Apolipoprotein E (APOE) is a type of apolipoprotein involved in various biological processes, including lipoprotein transport, immunoregulation, and even cognition. The gene that encodes APOE is called APOE gene and is polymorphic, with three major alleles (ε2, ε3 and ε4) producing 6 common genotypes (ε2/ε2, ε2/ε3, ε2/ε4, ε3/ε3, ε3/ε4, and ε4/ε4). The ε3 allele is the most common allele, and the ε3/ε3 the most common genotype in humans.
The ε4 allele is a genetic risk factor for Alzheimer’s disease (AD), and for more than two decades the long-standing view has been that women who carry the ε4 allele(s) have a greater risk of developing late-onset AD than men with the same number of copies.1 However, many studies have not found this sex-specific difference.
To gain additional insight on this topic, a team of researchers utilized resources from the Global Alzheimer’s Association Interactive Network and collected data from 27 independent research studies, totaling nearly 58,000 participants, for a large-scale meta-analysis.2 The majority of participants were from North America and Europe. Due to insufficient numbers of minority groups, only non-Hispanic white individuals were included in the analysis.
Contrary to the prevalent view from the past, men and women 55-85 years of age with the APOE ε3/ε4 genotype had nearly the same degree of increased risk of developing AD and mild cognitive impairment (MCI) compared with those with the most common ε3/ε3 genotype. Other findings included:
- Individuals with 2 copies of the APOE ε4 allele were at greater risk for developing AD than those with only 1 copy.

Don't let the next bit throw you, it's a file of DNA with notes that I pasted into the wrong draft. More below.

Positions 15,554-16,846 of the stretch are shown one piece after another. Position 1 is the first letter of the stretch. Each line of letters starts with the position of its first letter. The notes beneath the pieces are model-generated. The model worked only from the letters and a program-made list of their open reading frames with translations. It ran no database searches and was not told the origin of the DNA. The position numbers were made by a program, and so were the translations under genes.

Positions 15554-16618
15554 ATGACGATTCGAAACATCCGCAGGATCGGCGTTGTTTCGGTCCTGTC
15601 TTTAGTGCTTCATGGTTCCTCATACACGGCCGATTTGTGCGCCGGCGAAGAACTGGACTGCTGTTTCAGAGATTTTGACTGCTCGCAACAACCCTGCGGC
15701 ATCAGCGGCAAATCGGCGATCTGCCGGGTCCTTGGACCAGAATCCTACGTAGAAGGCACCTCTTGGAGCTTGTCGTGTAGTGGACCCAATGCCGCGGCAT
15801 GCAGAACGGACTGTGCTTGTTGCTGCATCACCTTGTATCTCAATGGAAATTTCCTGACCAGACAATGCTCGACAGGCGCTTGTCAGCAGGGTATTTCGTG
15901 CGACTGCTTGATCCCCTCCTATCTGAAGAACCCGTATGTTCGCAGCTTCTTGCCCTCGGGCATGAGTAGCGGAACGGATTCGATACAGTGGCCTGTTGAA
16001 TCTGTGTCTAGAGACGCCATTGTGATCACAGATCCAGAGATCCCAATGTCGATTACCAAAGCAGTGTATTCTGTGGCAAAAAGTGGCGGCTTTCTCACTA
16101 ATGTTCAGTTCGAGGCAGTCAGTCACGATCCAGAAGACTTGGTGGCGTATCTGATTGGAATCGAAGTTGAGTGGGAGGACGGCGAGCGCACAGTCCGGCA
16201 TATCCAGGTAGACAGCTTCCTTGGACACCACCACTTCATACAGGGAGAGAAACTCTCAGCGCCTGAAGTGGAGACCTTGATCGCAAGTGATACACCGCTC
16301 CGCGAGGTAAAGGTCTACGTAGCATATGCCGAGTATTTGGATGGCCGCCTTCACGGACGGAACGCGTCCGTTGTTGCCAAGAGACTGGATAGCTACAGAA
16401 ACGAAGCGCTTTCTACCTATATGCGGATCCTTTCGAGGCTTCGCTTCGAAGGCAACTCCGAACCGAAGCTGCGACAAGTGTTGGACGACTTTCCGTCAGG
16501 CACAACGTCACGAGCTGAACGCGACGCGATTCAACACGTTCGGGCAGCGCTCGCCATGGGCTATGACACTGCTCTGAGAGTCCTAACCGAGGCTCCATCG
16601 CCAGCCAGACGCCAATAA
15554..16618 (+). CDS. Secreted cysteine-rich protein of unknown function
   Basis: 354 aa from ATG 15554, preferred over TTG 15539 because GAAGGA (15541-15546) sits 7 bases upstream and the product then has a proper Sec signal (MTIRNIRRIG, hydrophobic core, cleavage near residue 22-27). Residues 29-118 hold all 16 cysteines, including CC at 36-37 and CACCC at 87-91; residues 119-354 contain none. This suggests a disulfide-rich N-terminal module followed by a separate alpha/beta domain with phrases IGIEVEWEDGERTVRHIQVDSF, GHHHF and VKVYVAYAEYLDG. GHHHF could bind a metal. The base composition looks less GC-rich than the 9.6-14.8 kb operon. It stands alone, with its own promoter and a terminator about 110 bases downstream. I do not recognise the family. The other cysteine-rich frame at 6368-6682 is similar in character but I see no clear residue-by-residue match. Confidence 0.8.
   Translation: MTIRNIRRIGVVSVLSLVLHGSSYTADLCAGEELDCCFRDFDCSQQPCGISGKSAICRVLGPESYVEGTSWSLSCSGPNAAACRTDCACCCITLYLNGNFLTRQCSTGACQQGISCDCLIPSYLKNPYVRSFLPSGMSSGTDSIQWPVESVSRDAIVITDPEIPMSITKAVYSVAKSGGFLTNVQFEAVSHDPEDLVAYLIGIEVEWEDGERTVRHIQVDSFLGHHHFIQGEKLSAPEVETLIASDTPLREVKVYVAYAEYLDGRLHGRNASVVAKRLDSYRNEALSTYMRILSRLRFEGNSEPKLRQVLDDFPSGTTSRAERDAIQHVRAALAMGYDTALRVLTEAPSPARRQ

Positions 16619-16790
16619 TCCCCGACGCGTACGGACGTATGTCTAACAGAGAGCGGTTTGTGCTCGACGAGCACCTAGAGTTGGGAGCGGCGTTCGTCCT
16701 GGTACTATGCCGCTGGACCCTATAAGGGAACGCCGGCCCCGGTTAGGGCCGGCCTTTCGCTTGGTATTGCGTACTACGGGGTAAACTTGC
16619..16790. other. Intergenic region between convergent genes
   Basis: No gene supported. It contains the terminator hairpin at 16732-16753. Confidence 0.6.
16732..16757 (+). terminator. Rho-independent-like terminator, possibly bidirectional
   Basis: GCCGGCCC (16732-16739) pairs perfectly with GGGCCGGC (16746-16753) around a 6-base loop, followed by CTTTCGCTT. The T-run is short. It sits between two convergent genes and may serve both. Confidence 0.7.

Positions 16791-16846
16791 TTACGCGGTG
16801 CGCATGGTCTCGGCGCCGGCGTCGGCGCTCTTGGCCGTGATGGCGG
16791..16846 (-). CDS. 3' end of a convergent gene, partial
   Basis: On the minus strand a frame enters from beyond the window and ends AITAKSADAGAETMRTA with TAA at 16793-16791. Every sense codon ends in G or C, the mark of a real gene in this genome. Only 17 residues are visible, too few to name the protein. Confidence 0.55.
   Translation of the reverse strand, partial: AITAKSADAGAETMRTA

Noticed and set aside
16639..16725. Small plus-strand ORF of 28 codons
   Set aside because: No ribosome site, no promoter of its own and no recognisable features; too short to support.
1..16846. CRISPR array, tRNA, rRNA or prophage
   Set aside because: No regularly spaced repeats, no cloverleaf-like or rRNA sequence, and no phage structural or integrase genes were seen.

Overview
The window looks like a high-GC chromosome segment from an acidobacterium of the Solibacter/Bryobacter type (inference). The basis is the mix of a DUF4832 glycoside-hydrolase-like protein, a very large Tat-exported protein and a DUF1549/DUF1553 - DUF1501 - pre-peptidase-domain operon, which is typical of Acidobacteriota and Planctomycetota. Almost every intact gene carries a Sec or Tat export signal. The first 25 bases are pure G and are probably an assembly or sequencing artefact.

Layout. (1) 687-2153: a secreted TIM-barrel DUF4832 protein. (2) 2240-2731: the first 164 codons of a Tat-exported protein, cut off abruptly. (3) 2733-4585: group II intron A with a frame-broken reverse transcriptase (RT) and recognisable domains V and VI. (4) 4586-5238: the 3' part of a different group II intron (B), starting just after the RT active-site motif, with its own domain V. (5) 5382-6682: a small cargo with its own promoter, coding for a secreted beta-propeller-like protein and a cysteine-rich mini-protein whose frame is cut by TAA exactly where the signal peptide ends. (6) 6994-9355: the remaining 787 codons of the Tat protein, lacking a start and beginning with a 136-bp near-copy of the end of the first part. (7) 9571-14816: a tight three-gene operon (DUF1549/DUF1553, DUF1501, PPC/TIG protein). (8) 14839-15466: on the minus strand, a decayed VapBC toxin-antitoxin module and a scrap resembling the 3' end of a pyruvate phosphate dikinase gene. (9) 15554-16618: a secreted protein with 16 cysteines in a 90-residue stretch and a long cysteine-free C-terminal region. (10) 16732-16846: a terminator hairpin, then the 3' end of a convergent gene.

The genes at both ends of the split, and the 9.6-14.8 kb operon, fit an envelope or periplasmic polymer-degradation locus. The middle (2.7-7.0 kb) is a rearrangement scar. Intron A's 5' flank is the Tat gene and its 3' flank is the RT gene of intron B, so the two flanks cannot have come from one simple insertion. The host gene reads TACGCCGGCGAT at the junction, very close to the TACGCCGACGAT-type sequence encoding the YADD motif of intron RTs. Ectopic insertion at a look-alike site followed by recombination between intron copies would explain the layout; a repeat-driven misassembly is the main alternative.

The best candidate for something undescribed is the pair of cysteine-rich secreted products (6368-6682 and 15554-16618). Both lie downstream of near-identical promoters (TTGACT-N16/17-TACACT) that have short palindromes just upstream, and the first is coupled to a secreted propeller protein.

- Individuals who carried the ε2 allele(s) had a decreased risk for AD. The protective effect of the ε2 allele was stronger in women than in men.
- Among ε3/ε4 carriers, women had an increased risk of MCI between ages 55 and 70 years and an increased risk of AD between ages 65 and 75.
This meta-analysis were based on Caucasians from the developed countries; therefore, the results should not be applied to other racial/ethnic groups. Also, due to incomplete information, effects of other risk factors such as cigarette smoking, hormone changes, alcohol intake, and family history were not assessed.
Why is this Clinically Relevant?
- Contrary to earlier views, both men and women age 55-85 years with ε3/ε4 genotype had similar increased risk of AD compared with those with ε3/ε3 genotype
- However, these women were at increased risk vs. men at a younger age (65-75 years)
- Treatments for AD and MCI may need to be initiated at younger age for women who carry the APOE ε4 allele(s)
- Farrer LA et al. Effects of age, sex, and ethnicity on the association between apolipoprotein E genotype and Alzheimer disease. A meta-analysis. APOE and Alzheimer Disease Meta Analysis Consortium. JAMA. 1997;278(16):1349-1356.
- Neu SC et al. Apolipoprotein E genotype and sex risk factors for Alzheimer disease: a meta-analysis. JAMA Neurol. 2017;74(10):1178-1189.